It was 1959, and a painter and actress from Greenwich Village posted an “open letter to the people of New York” around Manhattan, warning that a plan by the formidable Robert Moses, then the city parks commissioner, jeopardized Shakespeare in the Park. Moses eventually dropped the plan. Atop the letter, which Doris Diether still keeps, appear the handwritten words “start of my civic career.”
Soon, Mrs. Diether joined Manhattan’s Community Board 2, a platform she used to become kind of a one-woman shame squad against crooked landlords, reckless renovators and haughty developers all over the city.
In the Village, she called Jane Jacobs to tip her off about preservation battles. She helped extract from Mayor Robert Wagner a promise that E. E. Cummings would not be evicted from his low-rent apartment on Patchin Place. She convinced a young lawyer named Ed Koch to represent six women who were facing illegal eviction and marched into a gentleman’s club with the women to confront the landlord, she said.
Mrs. Diether, still on the community board at age 84, has grown frail. But late in late February, for the first time in perhaps 10 years, she paid a visit to a meeting of the Board of Standards and Appeals, the city’s high court of zoning issues. Once again, her opponent was a powerhouse: the empire of the celebrity chef Mario Batali. Mrs. Diether did not have to look far for this battle. Mr. Batali’s ever-jammed restaurant Babbo sits directly across from her basement apartment on Waverly Place.
Mrs. Diether fought Babbo from its very arrival in 1998, when it opened at 110 Waverly in violation of historic district code at the site of the Coach House restaurant. (Coach House had closed five years before, and according to code, the property lost the right to operate a restaurant after two years lapsed.) In 2002, Babbo obtained a 10-year variance. The variance expired in December, and as Babbo moves to renew it during a grace period, Mrs. Diether is seizing the moment to try and block it.
“Chefs pay attention to detail,” Mrs. Diether said hoarsely on two weeks ago (she has been battling laryngitis for weeks). “You can say this chef was inattentive when he lied about when Coach House closed, but I think he was very, very attentive.”
Mrs. Diether has been lobbying her fellow community board members in advance of Babbo’s next date there April 10. She has also been helping her neighbor and friend Nuri Akgul, a retired oil businessman who lives next to Babbo in a collegiate gothic townhouse at 108 Waverly and has been its most ardent opponent.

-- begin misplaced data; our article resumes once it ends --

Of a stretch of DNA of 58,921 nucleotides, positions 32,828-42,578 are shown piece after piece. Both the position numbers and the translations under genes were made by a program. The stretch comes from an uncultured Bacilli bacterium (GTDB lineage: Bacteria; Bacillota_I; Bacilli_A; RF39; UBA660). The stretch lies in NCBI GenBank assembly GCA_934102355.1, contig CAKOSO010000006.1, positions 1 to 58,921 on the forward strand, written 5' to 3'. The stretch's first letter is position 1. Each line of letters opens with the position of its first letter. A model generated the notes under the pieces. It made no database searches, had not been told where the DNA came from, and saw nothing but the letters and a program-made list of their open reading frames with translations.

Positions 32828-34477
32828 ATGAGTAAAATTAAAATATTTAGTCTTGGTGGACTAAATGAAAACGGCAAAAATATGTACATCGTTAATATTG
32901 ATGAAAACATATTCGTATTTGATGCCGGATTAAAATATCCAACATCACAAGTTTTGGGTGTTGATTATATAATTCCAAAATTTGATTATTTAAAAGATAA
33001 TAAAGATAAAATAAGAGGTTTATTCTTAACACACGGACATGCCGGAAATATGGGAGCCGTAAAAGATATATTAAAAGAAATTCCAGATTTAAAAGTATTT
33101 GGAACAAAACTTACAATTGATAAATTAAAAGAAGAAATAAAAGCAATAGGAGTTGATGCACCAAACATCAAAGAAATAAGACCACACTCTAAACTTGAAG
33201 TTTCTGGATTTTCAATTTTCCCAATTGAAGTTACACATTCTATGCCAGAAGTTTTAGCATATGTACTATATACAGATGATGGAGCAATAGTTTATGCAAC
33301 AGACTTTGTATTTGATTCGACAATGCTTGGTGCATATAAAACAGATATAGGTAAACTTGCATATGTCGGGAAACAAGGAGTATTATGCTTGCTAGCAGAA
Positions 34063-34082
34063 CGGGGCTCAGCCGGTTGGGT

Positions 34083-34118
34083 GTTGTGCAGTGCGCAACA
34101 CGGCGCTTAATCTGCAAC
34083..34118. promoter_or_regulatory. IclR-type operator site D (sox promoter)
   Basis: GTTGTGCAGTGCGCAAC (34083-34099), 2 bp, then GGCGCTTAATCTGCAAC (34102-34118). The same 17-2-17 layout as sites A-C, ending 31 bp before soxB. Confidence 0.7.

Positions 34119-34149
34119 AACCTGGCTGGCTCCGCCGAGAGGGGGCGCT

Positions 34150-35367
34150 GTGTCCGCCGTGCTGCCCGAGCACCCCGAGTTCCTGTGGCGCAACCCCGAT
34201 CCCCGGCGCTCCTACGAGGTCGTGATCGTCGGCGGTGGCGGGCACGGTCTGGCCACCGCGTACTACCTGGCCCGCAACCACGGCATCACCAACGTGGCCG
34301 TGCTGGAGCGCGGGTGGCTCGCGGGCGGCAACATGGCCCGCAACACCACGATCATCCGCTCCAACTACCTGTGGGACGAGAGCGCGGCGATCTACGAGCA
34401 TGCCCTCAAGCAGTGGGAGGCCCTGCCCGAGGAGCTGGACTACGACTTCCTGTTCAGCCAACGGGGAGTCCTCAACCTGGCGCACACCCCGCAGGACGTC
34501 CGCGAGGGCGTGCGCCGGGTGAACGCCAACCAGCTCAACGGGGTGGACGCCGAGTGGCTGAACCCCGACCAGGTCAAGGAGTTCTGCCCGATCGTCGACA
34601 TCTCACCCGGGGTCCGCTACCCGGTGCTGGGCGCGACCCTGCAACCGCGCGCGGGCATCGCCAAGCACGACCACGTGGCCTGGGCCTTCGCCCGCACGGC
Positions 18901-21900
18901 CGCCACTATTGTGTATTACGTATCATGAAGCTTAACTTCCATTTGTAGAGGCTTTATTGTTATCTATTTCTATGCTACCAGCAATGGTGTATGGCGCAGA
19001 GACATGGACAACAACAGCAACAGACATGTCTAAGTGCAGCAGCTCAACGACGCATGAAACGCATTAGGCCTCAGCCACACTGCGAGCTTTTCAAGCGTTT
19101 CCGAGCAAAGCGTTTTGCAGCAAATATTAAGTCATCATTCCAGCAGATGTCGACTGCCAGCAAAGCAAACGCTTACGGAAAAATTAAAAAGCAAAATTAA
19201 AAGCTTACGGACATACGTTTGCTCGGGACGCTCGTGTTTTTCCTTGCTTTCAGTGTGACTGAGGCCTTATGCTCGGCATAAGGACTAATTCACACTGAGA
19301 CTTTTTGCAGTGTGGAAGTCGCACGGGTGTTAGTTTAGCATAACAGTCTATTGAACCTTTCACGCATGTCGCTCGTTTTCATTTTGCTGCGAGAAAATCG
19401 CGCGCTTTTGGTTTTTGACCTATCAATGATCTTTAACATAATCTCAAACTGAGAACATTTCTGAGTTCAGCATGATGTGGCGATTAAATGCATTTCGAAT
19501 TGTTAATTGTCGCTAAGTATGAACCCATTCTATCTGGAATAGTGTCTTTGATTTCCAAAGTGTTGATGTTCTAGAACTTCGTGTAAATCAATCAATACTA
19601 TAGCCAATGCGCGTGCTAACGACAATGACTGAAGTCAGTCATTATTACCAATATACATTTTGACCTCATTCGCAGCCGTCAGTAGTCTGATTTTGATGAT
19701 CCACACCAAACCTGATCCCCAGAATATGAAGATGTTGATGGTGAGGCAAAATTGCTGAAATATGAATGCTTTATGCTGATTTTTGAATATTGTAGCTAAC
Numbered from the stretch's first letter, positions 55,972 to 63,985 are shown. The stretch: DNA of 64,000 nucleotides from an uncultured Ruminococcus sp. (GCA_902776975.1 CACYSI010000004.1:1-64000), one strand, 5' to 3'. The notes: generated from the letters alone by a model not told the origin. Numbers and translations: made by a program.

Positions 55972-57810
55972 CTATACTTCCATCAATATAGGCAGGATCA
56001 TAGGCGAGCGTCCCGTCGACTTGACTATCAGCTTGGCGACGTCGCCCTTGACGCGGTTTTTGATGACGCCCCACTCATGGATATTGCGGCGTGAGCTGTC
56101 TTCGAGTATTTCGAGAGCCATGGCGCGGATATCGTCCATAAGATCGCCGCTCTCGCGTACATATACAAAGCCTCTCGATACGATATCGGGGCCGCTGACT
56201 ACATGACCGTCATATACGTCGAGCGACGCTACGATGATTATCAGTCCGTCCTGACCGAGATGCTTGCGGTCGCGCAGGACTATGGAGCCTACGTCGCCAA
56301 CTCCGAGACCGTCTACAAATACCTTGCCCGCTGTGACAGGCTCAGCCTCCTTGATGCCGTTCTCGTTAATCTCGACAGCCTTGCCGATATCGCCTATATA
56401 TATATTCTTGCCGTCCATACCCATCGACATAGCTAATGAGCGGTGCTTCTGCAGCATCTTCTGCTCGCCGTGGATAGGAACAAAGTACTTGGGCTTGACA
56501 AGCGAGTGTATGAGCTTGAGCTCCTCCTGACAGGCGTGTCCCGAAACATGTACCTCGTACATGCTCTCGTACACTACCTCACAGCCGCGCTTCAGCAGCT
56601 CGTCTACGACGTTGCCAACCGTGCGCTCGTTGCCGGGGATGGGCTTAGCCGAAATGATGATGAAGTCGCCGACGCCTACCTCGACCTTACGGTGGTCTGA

Mr. Akgul, 57, has compiled a list of offenses that would score well on any 311 bingo card. It includes idling limousines; an increase of noisy commercial-grade air conditioners to eight from the Coach House’s two; the moving of a loud vent to right beside Mr. Akgul’s property after neighbors behind the restaurant complained; a smelly chemical that sprays onto Mr. Akgul’s property when Babbo’s vents are hosed down to dislodge grease; Babbo’s noise-exacerbating failure to break up empty wine bottles before throwing them out; and a breach in the wall of his 1826 home that he attributes to a beam Babbo installed to hold up all those air conditioners. “For starters,” quipped Mr. Akgul.
“The front of Babbo is Greenwich Village,” Mr. Akgul said recently at his home. “This,” he said, gesturing out his kitchen window, from which the restaurant building resembles a Rube Goldberg machine stitched together by lengths of duct tape and sound-damping blankets — “is the Potemkin village.”
A spokeswoman for Mr. Batali did not respond to requests for comment. A lawyer for the firm representing Babbo in its application said in a statement, regarding Mr. Akgul, that the restaurant “has made many changes in its physical plant and its operations, at considerable expense, to address his concerns” and would “continue to work with him to find even better solutions.”
Mrs. Diether and her community board colleagues are expected to vote April 23 on whether to recommend Babbo’s variance be renewed, after which the matter goes to the appeals board for a final decision.
This is not Mrs. Diether’s last battle — she has amassed reams of documents on the Bowery and the old Domino sugar factory in Brooklyn — but it may be her most personal since the time the landlord of her rent-controlled apartment removed the town house’s roof in an attempt to force her out, she said. She won that fight, too.
At the appeals board meeting Feb. 26, Mrs. Diether, despite her long absence, was recognized by several people who worked at or served on the board. They said they had missed her and were glad to see her.
“It’s because I’m memorable,” Mrs. Diether explained.